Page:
For the fifth time in ten years, Real Madrid are in the final of the Champions League. They have won the previous four finals they have entered, but they enter this year’s showpiece in Paris as underdogs. Los Blancos have not been to the final of this grand old competition since 2018, as the power has shifted towards English football. The Premier League has provided four of the last six finalists, and in Liverpool they offer up one of this year’s sides too. It is against this shifting landscape that Real have returned to challenge for a trophy they once dominated. But they haven’t got here by changing with the times, by becoming more “English”. They have done so by becoming more Real Madrid.
Manchester City and Liverpool occupy the cutting edge of modern football. Led by visionary tacticians in Pep Guardiola and Jurgen Klopp, the two sides have forged a new era of dominance in their domestic league. Liverpool won the 2019 Champions League, also reaching the 2018 final. City made it to last year’s final. Guardiola and Klopp’s methods have been validated time and time again. But while the old adage says “if you can’t beat ‘em, join ‘em”, Madrid’s revival has come through a radically different approach.
Rather than look into football’s future, Madrid have taken a few pages from the history books to fire them to their most successful season in a number of years. The La Liga title is already back in the trophy cabinet, and now Carlo Ancelotti’s side will take aim at the cup that they have held more times than any other club.
League success is all well and good, but everyone involved with Real Madrid knows that they are truly judged against their illustrious forebears in the Champions League. Thirteen times a Real Madrid captain has lifted Ol’ Big Ears above their head, and the Bernabeu walls almost demand the trophy like an old god demanding a sacrifice. It is a rich history indeed, and one Madrid have been inspired by this year.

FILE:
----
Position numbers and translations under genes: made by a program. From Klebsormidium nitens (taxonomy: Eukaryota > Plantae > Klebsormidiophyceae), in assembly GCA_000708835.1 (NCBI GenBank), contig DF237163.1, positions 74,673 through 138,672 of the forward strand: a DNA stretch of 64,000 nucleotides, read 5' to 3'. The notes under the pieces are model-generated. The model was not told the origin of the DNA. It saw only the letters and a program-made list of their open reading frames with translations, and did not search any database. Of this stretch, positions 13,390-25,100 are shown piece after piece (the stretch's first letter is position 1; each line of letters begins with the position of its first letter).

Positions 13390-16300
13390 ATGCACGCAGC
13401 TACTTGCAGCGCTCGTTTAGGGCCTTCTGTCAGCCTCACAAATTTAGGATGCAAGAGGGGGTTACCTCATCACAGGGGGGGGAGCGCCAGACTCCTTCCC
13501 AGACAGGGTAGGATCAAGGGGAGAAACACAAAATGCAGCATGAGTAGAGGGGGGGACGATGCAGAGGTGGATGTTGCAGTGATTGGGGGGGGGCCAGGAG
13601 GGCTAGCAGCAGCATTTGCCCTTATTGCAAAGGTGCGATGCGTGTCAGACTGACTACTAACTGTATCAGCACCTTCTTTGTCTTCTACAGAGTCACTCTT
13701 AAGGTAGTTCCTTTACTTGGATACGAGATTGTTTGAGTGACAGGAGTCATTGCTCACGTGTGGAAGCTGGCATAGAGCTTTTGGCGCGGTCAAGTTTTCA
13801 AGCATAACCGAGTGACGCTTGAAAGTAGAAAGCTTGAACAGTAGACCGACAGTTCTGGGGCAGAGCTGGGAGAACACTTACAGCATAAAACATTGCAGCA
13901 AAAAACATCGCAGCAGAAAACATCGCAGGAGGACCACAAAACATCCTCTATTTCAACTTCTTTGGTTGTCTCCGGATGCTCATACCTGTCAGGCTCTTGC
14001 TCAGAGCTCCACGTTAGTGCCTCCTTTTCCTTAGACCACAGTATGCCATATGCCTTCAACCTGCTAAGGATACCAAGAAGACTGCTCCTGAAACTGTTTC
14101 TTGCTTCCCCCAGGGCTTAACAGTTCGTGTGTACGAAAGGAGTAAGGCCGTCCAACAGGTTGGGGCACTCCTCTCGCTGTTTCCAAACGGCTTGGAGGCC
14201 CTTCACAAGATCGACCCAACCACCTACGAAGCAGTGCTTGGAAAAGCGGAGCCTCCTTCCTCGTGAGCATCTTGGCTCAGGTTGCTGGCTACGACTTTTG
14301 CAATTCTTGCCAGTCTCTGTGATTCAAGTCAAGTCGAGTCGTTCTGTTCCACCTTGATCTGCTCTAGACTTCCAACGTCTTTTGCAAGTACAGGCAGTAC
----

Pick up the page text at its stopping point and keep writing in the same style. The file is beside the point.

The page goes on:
There has been no tactical revolution, no sweeping embrace of a high-octane, pressing style. While Klopp espouses heavy metal football, Madrid are playing the hits. Manager Carlo Ancelotti is famous by now for his tactical neutrality. Returning for a second stint at the club, Ancelotti knows what the Champions League means in this part of the world. He lifted La Decima, Madrid’s tenth European Cup, in 2014. After a four year drought in the famed continental competition, Real turned to the man who delivered the dream.
Ancelotti’s skills are not as a rigid, tactical idealist but as a man-manager. No current manager has so frequently knitted together star names and difficult characters into a cohesive unit. It is a task he has once again aced at the Bernabeu this season, taking a side picking up the pieces of the financial realities of the pandemic and forging them into something familiar. Something successful. The Italian has had help in this mission from another name that has illuminated Real Madrid’s past; Karim Benzema.
Of course unlike his manager, Benzema has not left the club and returned. The French forward has been at Los Blancos since 2009. But at the age of 34, he has enjoyed arguably the best season of his time in Spain. Always a reliable source of goals, the old stager has taken his game to another level this term. 15 goals in 11 Champions League appearances is a frankly frightening statistic indicative of a player who seems to be getting better with age. There is something very Real Madrid about relying on one of the superstars of the world game to fire you to a league title and a European final.
That isn’t to say there haven't been mammoth contributions from elsewhere. Many of those have come from others who are survivors of Carlo’s first Madrid stint, such as Isco and the eternal Luka Modric. But there has also been an injection of modernity through Vinicius Junior and Rodrygo. Like he has done so often, Ancelotti has proven adept at marrying together generations, styles and cultures.
If Real Madrid are successful at Stade de France on Saturday, they will have secured victory as only they can. This most unique of teams, the old money establishment super-club now competing in a world of oil money, won’t surprise anyone tactically. Coaching textbooks won’t recall what Real Madrid do on Saturday. But if Ancelotti, Benzema, Modric and the rest lift the trophy once more, the history books will.